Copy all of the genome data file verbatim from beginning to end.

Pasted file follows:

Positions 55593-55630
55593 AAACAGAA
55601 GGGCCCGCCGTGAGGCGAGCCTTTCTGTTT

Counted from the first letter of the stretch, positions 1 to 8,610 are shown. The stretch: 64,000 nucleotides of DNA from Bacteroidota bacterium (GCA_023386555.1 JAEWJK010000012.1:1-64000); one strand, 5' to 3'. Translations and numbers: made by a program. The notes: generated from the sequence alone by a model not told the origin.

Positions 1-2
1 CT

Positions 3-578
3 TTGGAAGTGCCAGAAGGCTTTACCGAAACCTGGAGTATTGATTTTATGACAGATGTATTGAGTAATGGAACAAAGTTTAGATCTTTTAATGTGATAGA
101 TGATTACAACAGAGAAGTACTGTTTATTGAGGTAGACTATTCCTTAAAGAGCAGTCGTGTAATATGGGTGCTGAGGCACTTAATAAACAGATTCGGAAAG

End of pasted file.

Positions 55593-55630
55593 AAACAGAA
55601 GGGCCCGCCGTGAGGCGAGCCTTTCTGTTT

Counted from the first letter of the stretch, positions 1 to 8,610 are shown. The stretch: 64,000 nucleotides of DNA from Bacteroidota bacterium (GCA_023386555.1 JAEWJK010000012.1:1-64000); one strand, 5' to 3'. Translations and numbers: made by a program. The notes: generated from the sequence alone by a model not told the origin.

Positions 1-2
1 CT

Positions 3-578
3 TTGGAAGTGCCAGAAGGCTTTACCGAAACCTGGAGTATTGATTTTATGACAGATGTATTGAGTAATGGAACAAAGTTTAGATCTTTTAATGTGATAGA
101 TGATTACAACAGAGAAGTACTGTTTATTGAGGTAGACTATTCCTTAAAGAGCAGTCGTGTAATATGGGTGCTGAGGCACTTAATAAACAGATTCGGAAAG